from – AEI.org – by Michael Mazza
Last week, the Wall Street Journal reported that the Pentagon was considering beefed up options for responding to China’s island building in the South China Sea. Last night, a CNN crew was brought along on a US Navy P8-A patrol over the Spratly Islands, with Jim Sciutto reporting that the Chinese navy warned off the American plane eight separate times.
It’s a little unclear whether the P8-A flew within 12 nautical miles of the reefs-cum-islands, which would be within what China considers to be sovereign airspace. The nature of the Chinese warnings to the Navy aircraft suggests the P8 did not do so, or at least not initially: “Foreign military aircraft. This is Chinese navy. You are approaching our military alert zone. Leave immediately.”
Had the P8 entered China’s claimed territorial airspace, the Chinese sailor likely would have been clear in letting the Americans know it. At the very least, the P8 would, presumably, already have been within the “military alert zone” (whatever that is) rather than just approaching it.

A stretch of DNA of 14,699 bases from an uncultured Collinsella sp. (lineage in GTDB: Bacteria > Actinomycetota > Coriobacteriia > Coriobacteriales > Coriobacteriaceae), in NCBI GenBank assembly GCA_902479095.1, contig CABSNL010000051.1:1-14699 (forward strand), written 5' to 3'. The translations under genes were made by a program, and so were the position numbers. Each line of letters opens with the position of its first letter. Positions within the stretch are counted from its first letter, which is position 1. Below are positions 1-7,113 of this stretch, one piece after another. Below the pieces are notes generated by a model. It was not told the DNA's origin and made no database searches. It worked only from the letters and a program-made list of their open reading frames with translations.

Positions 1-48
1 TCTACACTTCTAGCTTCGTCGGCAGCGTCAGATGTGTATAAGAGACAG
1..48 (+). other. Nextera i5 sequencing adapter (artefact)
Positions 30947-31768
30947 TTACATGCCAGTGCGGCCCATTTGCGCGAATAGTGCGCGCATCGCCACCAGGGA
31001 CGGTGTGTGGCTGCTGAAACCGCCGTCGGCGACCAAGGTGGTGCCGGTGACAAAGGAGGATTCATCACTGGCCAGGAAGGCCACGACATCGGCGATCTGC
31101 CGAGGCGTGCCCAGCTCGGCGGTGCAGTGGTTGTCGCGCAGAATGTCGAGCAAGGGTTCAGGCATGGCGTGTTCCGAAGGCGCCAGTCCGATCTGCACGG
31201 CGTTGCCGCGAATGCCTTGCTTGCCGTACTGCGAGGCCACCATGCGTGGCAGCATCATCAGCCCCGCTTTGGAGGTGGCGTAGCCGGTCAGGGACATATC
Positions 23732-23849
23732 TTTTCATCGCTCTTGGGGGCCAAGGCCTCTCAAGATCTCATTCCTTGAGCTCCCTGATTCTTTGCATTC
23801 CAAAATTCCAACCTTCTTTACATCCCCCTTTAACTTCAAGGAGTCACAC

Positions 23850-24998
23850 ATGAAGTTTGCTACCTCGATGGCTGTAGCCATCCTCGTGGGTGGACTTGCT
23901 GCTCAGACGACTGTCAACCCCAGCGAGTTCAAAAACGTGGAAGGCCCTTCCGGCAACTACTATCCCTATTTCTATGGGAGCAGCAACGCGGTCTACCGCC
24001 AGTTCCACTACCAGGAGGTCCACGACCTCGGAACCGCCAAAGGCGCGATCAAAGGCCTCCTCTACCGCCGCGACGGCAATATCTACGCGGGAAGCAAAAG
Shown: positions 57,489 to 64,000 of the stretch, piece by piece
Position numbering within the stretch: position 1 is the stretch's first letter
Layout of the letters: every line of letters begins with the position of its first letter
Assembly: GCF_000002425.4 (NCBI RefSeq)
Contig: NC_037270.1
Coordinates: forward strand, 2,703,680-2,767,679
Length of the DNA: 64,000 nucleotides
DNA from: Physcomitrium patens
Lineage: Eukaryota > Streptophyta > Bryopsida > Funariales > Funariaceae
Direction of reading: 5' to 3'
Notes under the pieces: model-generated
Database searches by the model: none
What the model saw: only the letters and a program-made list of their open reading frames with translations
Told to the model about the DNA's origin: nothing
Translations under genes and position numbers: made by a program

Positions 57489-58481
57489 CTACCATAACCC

Why is this important? Because it suggests that the Chinese navy attempted to deny the US navy access to non-territorial skies, i.e. international airspace. (To be clear, from a US perspective, airspace over former reefs is also international.)
There has been much speculation regarding whether China intends to establish an air defense identification zone, or ADIZ, in the South China Sea, as it did in the East China Sea in 2013. In some ways, that debate is beside the point. Since at least 2001, Beijing has been attempting to deny free use of the waters and skies above them to American and other’s ships and aircraft.
Of course, Beijing has asserted repeatedly that it wishes to uphold freedom of navigation and overflight in the South China Sea. One three-minute CNN segment has put the lie to that claim.